What is a syndrome?
A syndrome is a group of signs and symptoms that, added together, suggest a particular medical condition. In epilepsy, examples of these signs and symptoms would be things like the age at which seizures begin, the type of seizures, whether the child is male or female and whether they experience difficulties with learning.
If a child is diagnosed with a particular syndrome, it allows doctors to provide more information about what is most likely to happen to them in future years, not only from the point of view of the epilepsy but also in relation to other features such as learning skills.
In the UK there are support groups for parents of children with some types of syndrome. Details of the support groups can be obtained from the following
Because our information about syndromes is written by epilepsy healthcare professionals and not by Epilepsy Action, it falls outside the requirements of the Information Standard.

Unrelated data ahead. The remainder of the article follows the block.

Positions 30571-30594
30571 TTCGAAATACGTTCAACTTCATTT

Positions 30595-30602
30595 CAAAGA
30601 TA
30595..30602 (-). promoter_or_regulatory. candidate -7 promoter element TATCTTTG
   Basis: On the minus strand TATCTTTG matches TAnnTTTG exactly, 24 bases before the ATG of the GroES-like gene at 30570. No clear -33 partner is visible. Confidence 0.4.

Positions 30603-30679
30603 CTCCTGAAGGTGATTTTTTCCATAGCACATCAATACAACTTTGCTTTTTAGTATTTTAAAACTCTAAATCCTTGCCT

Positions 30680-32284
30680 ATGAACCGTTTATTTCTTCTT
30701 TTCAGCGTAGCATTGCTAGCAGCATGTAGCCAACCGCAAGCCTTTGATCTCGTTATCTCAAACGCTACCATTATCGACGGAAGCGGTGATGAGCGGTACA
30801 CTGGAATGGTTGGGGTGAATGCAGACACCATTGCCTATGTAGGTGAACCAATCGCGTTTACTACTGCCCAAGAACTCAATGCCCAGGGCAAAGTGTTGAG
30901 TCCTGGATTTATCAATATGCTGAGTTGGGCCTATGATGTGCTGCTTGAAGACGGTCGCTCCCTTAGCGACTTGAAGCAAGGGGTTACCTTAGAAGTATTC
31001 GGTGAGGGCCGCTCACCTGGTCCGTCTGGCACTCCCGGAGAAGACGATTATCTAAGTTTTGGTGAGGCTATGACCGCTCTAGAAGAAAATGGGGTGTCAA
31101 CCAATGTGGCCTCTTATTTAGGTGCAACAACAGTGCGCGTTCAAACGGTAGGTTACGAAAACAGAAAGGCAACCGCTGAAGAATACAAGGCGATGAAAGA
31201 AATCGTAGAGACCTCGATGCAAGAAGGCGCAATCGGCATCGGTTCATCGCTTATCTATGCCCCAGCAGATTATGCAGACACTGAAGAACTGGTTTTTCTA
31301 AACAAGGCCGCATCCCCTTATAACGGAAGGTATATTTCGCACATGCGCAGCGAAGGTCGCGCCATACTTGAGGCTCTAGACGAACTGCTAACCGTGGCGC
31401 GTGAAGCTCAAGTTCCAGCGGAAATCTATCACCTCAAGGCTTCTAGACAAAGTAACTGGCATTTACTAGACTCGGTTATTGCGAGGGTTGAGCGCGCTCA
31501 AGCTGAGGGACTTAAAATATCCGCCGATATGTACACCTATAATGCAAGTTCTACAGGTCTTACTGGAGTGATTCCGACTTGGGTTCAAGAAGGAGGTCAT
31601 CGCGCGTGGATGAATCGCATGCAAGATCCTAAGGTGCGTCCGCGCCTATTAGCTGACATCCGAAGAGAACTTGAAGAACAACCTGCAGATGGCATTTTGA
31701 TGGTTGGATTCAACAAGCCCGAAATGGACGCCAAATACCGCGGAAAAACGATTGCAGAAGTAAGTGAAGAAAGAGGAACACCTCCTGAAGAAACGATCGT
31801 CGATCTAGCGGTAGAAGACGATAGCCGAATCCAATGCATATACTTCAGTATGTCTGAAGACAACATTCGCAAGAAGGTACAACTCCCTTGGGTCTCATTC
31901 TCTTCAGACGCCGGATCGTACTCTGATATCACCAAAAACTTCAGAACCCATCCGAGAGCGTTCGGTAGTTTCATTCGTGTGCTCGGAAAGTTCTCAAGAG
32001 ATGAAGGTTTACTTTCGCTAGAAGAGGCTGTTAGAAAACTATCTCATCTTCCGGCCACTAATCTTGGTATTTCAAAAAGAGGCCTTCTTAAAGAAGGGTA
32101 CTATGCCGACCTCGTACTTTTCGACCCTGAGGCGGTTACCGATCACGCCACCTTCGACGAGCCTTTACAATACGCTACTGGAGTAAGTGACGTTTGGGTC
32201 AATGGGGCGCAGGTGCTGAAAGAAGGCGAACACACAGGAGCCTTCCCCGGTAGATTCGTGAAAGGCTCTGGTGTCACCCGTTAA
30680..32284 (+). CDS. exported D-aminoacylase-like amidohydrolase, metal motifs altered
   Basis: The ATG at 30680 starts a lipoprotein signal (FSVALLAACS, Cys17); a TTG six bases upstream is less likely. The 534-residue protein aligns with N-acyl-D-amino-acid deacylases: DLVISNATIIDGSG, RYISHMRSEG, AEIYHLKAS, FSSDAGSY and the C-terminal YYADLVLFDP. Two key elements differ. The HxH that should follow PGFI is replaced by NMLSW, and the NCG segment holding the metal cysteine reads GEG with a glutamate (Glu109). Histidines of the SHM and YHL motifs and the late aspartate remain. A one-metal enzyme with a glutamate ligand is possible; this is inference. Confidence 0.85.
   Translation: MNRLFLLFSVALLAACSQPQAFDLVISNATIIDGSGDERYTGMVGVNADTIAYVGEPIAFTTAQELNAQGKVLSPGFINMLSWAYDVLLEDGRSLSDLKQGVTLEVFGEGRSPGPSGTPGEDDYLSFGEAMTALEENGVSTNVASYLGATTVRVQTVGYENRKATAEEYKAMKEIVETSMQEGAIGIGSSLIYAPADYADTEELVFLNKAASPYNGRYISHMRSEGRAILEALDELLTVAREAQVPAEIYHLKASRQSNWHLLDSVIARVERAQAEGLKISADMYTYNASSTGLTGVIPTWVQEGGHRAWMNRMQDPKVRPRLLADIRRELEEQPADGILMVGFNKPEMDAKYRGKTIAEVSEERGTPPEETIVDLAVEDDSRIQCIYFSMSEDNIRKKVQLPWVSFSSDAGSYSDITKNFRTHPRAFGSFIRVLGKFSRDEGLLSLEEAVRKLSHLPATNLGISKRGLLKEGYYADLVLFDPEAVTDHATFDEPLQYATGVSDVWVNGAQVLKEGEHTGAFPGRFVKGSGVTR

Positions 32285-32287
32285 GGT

Epilepsy Action has a website for children with epilepsy
Epilepsy Action would like to thank
- Dr Richard Appleton, and Dr Rachel Kneen, consultant paediatric neurologists at Alder Hey Children’s Hospital, Liverpool, UK and
- Dr Stewart Macleod, consultant paediatric neurologist at Royal Hospital for Sick Children, Glasgow, UK.
They have kindly prepared the information on these pages. It is based on their own research, experience and expertise.